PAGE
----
Do you need multiple tattoo machines?

As a tattoo artist, one of the most common questions you’ll get from beginners is “Do I need multiple tattoo machines?” The short answer is that while you can get started with just one machine, having multiple machines offers some key benefits. In this article, we’ll look at the pros and cons of having multiple tattoo machines and help you decide if it’s worth investing in more equipment as a new tattoo artist.

The Basics of Tattoo Machines

First, let’s do a quick overview of how tattoo machines work. A tattoo machine uses electromagnets to move a needle up and down rapidly, puncturing the skin and depositing ink into the dermis layer. The main components are:

  • Frames – Hold and support all the components
  • Coils – Electromagnets that provide the up/down motion for the needle
  • Tubes/grips – Holds the needles and ink
  • Power supply – Provides power to the coils

Within these basics, there are many options when it comes to frames, coils, power supplies, etc. This variety allows tattoo artists to select machines tailored for different purposes and preferences.

Why Have Multiple Machines?

While it’s possible to tattoo with just one machine, most professional tattoo artists recommend having at least 2-4 machines available. Here are some of the biggest benefits of having multiple tattoo machines:

1. Allow Use of Different Needle Groupings

Tattoo needles come in a range of groupings – how many needles are soldered together into one tip. Common groupings are 3, 5, 7, 9, and so on. Each grouping creates different effects best suited for certain tattoo styles:

  • 3-5 RL needles – Thin, precise lines
  • 5-7 RS needles – Shading and coloring larger areas
  • 9-12 M1 needles – Dense color packing and bold lining

Having machines set up with different groupings makes it faster to switch between tasks compared to constantly swapping out needles.

2. Dedicate Machines for Different Tasks

In addition to needle groupings, it’s handy to have certain machines dedicated to specialized tasks:

  • Lining – A machine tuned for clean, crisp lines
  • Shading – A machine optimized for smooth shading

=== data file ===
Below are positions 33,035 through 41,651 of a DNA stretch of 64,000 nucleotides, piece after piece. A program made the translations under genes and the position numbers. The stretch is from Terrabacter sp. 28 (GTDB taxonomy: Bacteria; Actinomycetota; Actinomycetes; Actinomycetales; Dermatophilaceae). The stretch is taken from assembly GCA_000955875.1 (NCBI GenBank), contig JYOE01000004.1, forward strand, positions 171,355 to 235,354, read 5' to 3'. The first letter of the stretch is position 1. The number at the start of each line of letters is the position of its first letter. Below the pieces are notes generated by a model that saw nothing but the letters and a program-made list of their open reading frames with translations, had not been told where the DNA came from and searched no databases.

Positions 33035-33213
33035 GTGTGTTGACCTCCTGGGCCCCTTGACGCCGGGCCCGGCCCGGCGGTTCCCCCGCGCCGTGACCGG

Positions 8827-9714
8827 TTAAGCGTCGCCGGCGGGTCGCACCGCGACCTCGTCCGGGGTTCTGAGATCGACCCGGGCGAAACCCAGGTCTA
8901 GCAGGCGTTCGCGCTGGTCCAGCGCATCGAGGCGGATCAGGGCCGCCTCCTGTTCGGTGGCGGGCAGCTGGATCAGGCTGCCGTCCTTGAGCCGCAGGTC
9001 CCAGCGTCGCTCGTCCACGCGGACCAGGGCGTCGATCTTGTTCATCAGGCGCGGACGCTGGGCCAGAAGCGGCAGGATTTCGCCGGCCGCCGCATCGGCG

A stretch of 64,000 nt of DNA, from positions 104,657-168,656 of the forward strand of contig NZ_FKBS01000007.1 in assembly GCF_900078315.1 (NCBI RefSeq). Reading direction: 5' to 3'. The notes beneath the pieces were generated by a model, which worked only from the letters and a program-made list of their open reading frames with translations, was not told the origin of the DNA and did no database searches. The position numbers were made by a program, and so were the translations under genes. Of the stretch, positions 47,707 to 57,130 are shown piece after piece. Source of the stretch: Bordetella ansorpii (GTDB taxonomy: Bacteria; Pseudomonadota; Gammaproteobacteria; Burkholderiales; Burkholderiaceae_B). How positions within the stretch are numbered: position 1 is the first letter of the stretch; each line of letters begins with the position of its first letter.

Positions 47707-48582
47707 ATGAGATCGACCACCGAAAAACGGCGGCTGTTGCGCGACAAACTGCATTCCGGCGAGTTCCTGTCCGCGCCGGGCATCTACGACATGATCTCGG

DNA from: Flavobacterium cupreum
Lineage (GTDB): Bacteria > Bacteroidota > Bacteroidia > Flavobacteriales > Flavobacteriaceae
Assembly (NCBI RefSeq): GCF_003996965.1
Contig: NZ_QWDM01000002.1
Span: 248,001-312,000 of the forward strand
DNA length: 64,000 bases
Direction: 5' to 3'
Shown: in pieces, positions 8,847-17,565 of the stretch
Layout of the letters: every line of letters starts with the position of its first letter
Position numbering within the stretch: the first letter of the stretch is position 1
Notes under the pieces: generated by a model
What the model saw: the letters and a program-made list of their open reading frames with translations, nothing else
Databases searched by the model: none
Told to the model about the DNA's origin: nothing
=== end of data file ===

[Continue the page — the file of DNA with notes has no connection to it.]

• Color Packing – A machine capable of driving color deep into the skin
  • Portraits – A machine with finesse for detailed facial work

Having machines tailored for each application allows you to work more efficiently and achieve top-quality results.

3. Prevent Cross-Contamination

Using a different machine for each client helps avoid cross-contamination – the transfer of blood and bodily fluids. Swapping out grips or tubes between clients raises health risks if improper sterilization occurs.

4. Reduce Machine Failure Issues

No machine lasts forever. O-rings dry out, coils burn out, and components fail over time. If you only have one machine, just one malfunction means you cannot tattoo until it’s fixed. Having backup machines prevents shutdowns and missed appointments.

5. Customize Machines for Comfort

Tattoo artists often get chronic hand, wrist, and arm pain from tattooing. With multiple machines, you can customize each to help maximize your comfort.

  • Lighter machines to reduce fatigue
  • Larger grips sized for your hands
  • Rotating grips to find the least stressful angles

The ability to tailor machines to your body mechanics can extend your tattooing career.

Start with 2-3 Machines

A good starting point for new tattooers is having 2-3 machines:

  • An all-purpose machine for moderate lining and shading
  • A lining machine optimized for crisp lines
  • A color packing machine for vibrancy

This versatile setup can handle most tattoos. As your skills grow, you can add more machines for specialty techniques.

Buying Your First Machines

As a beginner, stick with entry-level or mid-range machines in the $100-$300 range per device. Top professional machines often cost $500 or more. Here are some things to look for:

  • Stainless steel construction
  • Quality components from reputable suppliers
  • Lightweight but durable
  • Easy to adjust and tune
  • Options to upgrade parts later

Ask fellow artists for machine recommendations and read reviews online from sites trusted by tattooers. Always test machines thoroughly before using on real clients.

Power Supply Considerations

In addition to the machines themselves, you need power supplies with pedal controls. A couple options exist:

  • Individual power supplies – One for each machine. More costly and space intensive initially. Allows the most customization of voltage, stroke, etc for each machine.
  • Dual power supplies – Powers two machines from one supply. More affordable and compact, but less flexibility. Useful for backup liners and shavers.

Make sure to get high-quality power supplies designed for professional tattooing. Cheaper hobbyist models can cause machine problems and inconsistent performance.